Beverly B. Green, MD, MPH

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“My goal as a family physician and preventive health researcher is to make it easier and more convenient for patients to do the things they need to do to stay healthy.”

Beverly B. Green, MD, MPH

Senior Investigator, Kaiser Permanente Washington Health Research Institute
Family Physician, Washington Permanente Medical Group
Professor, Department of Health Systems Science, Kaiser Permanente Bernard J. Tyson School of Medicine

Bev.B.Green@kp.org
206-287-2997

Biography

Beverly Green, MD, MPH, is a physician-scientist known for pioneering work in preventive and evidence-based medicine. With a goal of improving systems of care, she designs and evaluates programs that make effective treatment easier for patients to follow—and easier for providers to deliver.

Dr. Green’s research has a strong public health focus, targeting conditions that affect large proportions of the population, such as cardiovascular disease, cancer, and obesity.  She also emphasizes leveraging technologies and systems-based care.

In 2016 Dr. Green launched the BP-CHECK study, which aims to find the easiest, most accurate way to diagnose high blood pressure. With a $2.8 million award from the Patient-Centered Outcomes Research Institute (PCORI), the study will compare blood pressure readings taken in clinic, at home, and at validated blood pressure kiosks to the 24-hour blood pressure test that is currently considered the gold standard for diagnosing hypertension.

Dr. Green’s previous research has shown that:

  • At-home blood pressure checks, EHR-linked secure e-mail, and pharmacist care doubled hypertension control.
  • Online care provided by a dietician can help people with high blood pressure eat healthier and lose weight.
  • Over a five-year study, patients who were enrolled in an automated mailed program including annual FIT kits and information on other recommended colon cancer screening tests were up-to-date on recommended colorectal cancer screening over 30 percent more of the time than people who got traditional care.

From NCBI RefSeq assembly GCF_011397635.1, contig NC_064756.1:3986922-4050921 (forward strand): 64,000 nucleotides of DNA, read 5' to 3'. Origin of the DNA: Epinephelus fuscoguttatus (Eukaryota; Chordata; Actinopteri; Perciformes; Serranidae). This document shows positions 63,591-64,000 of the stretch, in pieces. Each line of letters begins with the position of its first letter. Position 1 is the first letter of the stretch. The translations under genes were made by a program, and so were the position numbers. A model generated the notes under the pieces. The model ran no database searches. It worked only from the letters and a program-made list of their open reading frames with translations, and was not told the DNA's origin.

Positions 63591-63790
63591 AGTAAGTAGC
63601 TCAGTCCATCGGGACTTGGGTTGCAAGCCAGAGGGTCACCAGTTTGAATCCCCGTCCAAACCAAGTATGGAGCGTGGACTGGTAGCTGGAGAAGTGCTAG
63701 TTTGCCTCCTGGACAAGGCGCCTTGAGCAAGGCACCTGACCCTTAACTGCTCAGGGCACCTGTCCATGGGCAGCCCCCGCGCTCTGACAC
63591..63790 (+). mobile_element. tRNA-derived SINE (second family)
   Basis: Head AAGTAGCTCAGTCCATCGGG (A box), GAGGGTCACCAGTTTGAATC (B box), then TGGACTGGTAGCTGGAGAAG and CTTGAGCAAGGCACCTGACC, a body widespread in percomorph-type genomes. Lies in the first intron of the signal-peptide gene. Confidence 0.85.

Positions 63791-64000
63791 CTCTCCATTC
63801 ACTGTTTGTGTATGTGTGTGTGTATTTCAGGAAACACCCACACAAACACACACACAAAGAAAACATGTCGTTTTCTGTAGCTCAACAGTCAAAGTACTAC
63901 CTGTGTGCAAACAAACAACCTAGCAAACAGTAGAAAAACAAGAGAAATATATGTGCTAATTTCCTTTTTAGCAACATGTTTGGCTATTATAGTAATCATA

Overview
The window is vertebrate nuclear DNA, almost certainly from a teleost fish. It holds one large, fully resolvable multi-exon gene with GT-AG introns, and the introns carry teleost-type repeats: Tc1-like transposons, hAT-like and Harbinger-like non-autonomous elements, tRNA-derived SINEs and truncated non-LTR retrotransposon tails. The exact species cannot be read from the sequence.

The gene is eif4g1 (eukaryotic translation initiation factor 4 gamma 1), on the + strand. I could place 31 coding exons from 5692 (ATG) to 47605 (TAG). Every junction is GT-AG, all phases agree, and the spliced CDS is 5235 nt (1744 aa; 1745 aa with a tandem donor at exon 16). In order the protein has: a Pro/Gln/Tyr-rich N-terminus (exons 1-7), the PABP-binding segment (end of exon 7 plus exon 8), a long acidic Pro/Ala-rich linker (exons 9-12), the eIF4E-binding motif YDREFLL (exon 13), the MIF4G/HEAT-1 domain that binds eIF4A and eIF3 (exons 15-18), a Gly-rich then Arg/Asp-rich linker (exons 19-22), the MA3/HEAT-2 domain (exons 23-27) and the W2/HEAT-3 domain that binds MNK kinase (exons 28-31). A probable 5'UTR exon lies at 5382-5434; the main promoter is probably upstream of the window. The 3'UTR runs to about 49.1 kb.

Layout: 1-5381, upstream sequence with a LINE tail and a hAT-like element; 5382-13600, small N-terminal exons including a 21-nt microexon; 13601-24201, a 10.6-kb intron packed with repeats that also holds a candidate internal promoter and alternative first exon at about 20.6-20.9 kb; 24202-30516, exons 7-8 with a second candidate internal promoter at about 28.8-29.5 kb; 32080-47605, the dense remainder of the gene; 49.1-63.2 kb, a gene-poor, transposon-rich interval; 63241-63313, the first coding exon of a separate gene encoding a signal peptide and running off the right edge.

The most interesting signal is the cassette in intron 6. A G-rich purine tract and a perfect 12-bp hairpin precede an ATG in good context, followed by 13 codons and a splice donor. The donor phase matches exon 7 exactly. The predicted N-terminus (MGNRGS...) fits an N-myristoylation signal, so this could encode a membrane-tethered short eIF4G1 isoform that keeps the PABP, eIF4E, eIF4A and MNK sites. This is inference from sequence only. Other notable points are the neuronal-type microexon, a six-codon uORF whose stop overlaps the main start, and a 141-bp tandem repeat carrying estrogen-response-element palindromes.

She is now working to translate similar innovative approaches to care into community settings through collaborations with the OCHIN Practice-Based Research Network and two large health insurance plans that provide Medicaid insurance to low-income individuals and families.

She is also a core member of the Alliance for Reducing Cancer, Northwest, a collaborative team of cancer prevention and control experts and community stakeholders whose mission is build relationships between researchers and community partners, conduct cancer-related research, and translate research into community practice.

Dr. Green was honored by Kaiser Permanente Washington in 1999 for her contributions to clinical quality improvement and was a finalist for the organization's 2004 Lifetime Achievement Award. She was as an associate editor for the American Journal of Preventive Medicine from 2009 to 2014. She is an editorial board member of the Journal of the American Board of Family Practice. She is also a fellow of the American Heart Association, an honor given for contributions to the field. Dr. Green has served as an associate clinical professor at the UW School of Medicine since 1992.